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Front. Chem., 06 December 2022
Sec. Chemical Biology
Volume 10 - 2022 |

Analyzing the postulated inhibitory effect of Manumycin A on farnesyltransferase

www.frontiersin.orgAnna Hagemann, www.frontiersin.orgPhilipp Klemens Altrogge, www.frontiersin.orgMiriam Caroline Alice Kehrenberg, www.frontiersin.orgDaniel Diehl, www.frontiersin.orgDominik Jung, www.frontiersin.orgLea Weber and www.frontiersin.orgHagen Sjard Bachmann*
  • Institute of Pharmacology and Toxicology, Centre for Biomedical Education and Research (ZBAF), School of Medicine, Faculty of Health, Witten/Herdecke University, Witten, Germany

Manumycin A is postulated to be a specific inhibitor against the farnesyltransferase (FTase) since this effect has been shown in 1993 for yeast FTase. Since then, plenty of studies investigated Manumycin A in human cells as well as in model organisms like Caenorhabditis elegans. Some studies pointed to additional targets and pathways involved in Manumycin A effects like apoptosis. Therefore, these studies created doubt whether the main mechanism of action of Manumycin A is FTase inhibition. For some of these alternative targets half maximal inhibitory concentrations (IC50) of Manumycin A are available, but not for human and C. elegans FTase. So, we aimed to 1) characterize missing C. elegans FTase kinetics, 2) elucidate the IC50 and Ki values of Manumycin A on purified human and C. elegans FTase 3) investigate Manumycin A dependent expression of FTase and apoptosis genes in C. elegans. C. elegans FTase has its temperature optimum at 40°C with KM of 1.3 µM (farnesylpyrophosphate) and 1.7 µM (protein derivate). Whilst other targets are inhibitable by Manumycin A at the nanomolar level, we found that Manumycin A inhibits cell-free FTase in micromolar concentrations (Ki human 4.15 μM; Ki C. elegans 3.16 μM). Furthermore, our gene expression results correlate with other studies indicating that thioredoxin reductase 1 is the main target of Manumycin A. According to our results, the ability of Manumycin A to inhibit the FTase at the micromolar level is rather neglectable for its cellular effects, so we postulate that the classification as a specific FTase inhibitor is no longer valid.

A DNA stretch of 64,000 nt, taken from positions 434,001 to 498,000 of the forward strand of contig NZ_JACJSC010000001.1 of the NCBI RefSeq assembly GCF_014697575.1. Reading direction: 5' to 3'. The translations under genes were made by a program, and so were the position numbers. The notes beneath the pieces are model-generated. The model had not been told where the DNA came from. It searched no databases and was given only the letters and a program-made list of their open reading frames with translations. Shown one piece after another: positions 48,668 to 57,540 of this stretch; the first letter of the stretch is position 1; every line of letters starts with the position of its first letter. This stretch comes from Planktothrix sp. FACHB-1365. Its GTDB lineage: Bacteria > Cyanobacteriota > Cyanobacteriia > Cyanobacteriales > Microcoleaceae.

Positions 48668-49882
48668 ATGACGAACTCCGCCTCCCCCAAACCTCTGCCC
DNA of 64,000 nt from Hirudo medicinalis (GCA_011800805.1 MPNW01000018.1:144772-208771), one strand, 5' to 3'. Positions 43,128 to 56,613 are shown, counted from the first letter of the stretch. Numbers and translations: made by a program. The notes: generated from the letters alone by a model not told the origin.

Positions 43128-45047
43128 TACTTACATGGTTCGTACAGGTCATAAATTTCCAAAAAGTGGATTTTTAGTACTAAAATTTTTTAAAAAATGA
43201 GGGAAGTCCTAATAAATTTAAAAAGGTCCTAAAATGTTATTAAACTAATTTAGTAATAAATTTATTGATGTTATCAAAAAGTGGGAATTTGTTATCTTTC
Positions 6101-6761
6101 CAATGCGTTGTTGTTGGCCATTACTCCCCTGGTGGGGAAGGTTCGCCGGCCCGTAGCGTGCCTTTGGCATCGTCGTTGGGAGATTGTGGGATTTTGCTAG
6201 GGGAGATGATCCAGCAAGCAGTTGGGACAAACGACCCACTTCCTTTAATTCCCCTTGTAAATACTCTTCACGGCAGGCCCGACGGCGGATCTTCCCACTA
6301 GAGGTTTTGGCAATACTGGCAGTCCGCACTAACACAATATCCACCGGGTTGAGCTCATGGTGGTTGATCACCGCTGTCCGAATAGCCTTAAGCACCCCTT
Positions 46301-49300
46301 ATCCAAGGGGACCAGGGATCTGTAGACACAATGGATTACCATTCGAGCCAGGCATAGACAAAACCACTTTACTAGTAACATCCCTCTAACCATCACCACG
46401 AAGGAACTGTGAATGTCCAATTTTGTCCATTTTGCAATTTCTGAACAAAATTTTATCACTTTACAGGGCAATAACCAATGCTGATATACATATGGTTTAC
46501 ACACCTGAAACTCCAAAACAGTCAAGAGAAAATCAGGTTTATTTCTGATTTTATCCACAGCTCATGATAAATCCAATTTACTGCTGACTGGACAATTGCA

Historically, Manumycin A was developed as an antimicrobial agent isolated from Streptomyces pavulus Tu64 (Yang et al., 1997). In 1993, it was described as a highly potent, specific farnesyltransferase (FTase) inhibitor (FTI) in yeast (Hara et al., 1993). The inhibitory effect seems to be based on its analogy to the prenyl substrate farnesylpyrophosphate (Carey et al., 2015).

FTase belongs to the group of prenyltransferases (FTase and geranylgeranyltransferase I-III (GGTase I-III)) (Schaber et al., 1990; Boguski et al., 1992; Kuchay et al., 2019), performing an important post-translational modification in eukaryotes. Canonically, prenylation leads to membrane association and functionality of about 200 proteins in cell signalling pathways (Willumsen et al., 1984; Xu et al., 2015b). FTase catalyses the post-translational attachment of a farnesyl (15C) moiety to the cysteine of the so called CAAX-box at the C-terminus of proteins (Goossens et al., 2005; Lane and Beese, 2006; Cox et al., 2015; Wang and Casey, 2016). Well-known farnesylated proteins are the small GTPases of the Ras-superfamily including Rab, Ran, Ras, Rho and Arf, influencing cellular processes like cell differentiation and inflammation (Song et al., 2019). Members of the Ras-family are known to play a crucial role in tumorgenesis, explaining the extensive research on the drug class of FTIs and its member Manumycin A (Zhang and Casey, 1996; Gelb et al., 2006).

Most of the Manumycin A experiments have been carried out in cell cultures, as well as on C. elegans. Here, an age dependent reduction in motility was observed. Additionally, Manumycin A evoked toxic effects on the worm, which are supposed to be due to the farnesyltransferase inhibiting properties of Manumycin A (Bar et al., 2009; Bar and Gruenbaum, 2010).